The Internet just celebrated its 25th birthday this past week.
Not far behind, the Center for Technology in Government has now surpassed the two-decade mark as a collaborative research effort to bridge the worlds of management, IT and government.
That the center came into existence in the early days and years of the Net — before it was even commercially available — is hardly a coincidence. Founding Director Sharon Dawes said a group of IT professionals, including herself, began thinking about how the impact of new-found technology and wanted to shepherd along the next generation of leaders to use it effectively.
“We wanted to create some kind of capacity to experiment with technology,” she said.
Initially, the center, housed at the University of Albany within the State University of New York, honed in on technology use by governments in New York. Over time, the scope of its work has widened to include all levels of government and to collaborate with a host of federal U.S. agencies, not to mention government entities abroad on the most pressing technology challenges of the day including open government and data sharing.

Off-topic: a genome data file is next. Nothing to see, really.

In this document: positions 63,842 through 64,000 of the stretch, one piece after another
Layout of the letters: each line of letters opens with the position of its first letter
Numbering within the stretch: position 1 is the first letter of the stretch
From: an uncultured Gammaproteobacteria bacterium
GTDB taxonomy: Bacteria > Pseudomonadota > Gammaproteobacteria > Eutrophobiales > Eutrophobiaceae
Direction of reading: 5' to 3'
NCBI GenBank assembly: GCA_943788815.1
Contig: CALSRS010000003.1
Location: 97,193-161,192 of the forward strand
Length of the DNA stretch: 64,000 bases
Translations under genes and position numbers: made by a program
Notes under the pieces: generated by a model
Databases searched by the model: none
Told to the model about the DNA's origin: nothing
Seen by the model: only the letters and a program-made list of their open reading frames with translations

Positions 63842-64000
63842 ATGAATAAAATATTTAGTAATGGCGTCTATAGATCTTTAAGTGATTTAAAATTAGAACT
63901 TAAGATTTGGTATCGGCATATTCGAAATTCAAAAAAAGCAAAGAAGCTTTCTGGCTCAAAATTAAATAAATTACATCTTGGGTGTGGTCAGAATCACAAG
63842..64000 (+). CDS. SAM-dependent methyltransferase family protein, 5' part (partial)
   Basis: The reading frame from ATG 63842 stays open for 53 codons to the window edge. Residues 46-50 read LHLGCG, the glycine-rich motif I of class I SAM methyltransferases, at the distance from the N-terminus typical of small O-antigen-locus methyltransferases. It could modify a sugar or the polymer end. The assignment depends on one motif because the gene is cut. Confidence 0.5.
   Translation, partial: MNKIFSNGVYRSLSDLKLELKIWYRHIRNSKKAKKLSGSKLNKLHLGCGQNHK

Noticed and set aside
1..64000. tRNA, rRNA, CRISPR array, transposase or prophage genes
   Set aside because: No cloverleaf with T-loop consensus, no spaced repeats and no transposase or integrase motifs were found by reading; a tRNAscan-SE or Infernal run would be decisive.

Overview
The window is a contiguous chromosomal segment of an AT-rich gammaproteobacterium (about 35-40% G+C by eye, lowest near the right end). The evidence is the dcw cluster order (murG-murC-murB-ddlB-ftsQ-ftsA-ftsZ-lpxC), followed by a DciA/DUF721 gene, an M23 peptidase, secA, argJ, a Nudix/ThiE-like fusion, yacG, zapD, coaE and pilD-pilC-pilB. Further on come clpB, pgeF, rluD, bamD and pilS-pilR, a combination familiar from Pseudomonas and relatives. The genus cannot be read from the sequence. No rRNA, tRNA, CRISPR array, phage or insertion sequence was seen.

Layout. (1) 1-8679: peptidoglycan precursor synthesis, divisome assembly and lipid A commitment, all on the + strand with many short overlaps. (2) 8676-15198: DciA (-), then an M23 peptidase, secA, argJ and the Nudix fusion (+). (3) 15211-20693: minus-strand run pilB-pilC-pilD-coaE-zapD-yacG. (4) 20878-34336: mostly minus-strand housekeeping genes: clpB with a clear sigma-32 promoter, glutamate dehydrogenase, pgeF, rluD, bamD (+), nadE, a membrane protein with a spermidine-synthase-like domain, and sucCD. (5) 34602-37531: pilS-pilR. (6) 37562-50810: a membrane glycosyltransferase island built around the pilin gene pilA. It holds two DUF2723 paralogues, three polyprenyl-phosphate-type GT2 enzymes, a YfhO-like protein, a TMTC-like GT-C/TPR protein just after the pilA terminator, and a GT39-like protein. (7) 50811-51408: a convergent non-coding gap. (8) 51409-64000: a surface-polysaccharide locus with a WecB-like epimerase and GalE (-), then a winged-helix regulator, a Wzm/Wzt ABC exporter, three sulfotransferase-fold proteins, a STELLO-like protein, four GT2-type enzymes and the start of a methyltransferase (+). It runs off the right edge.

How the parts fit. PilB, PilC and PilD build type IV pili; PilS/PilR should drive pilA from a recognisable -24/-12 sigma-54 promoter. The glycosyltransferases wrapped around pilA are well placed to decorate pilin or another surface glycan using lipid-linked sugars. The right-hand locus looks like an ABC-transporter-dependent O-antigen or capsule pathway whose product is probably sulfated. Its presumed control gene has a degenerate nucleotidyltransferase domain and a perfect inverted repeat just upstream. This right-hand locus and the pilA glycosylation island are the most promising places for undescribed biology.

Dawes said early on there was interest from state agencies and other stakeholders for her group to experiment with technology. The tough part was getting funding. “After being said no to so many times, we decided to go forward anyway,” she explained. Grants and other funding vehicles would come later.
The original focus on New York came from the fact that then-Gov. Mario Cuomo tapped the IT leaders involved to examine the increasing role of IT and to study it, especially as it connected to public agencies. The center’s current director, Theresa Pardo, who became part of CTG early on, called their work “risk-free experimentation.”
“It was one of the earliest public-private partnerships,” she said. “Now, we talk all the time about incubators for innovation. That’s what the center was, essentially.”
A key moment happened in 1995 when the center won an Innovation in American Government award from the Ford Foundation for its unique partnerships with businesses and government. This award brought with it recognition and a cash award that enabled CTG’s early staff of five to do more programs.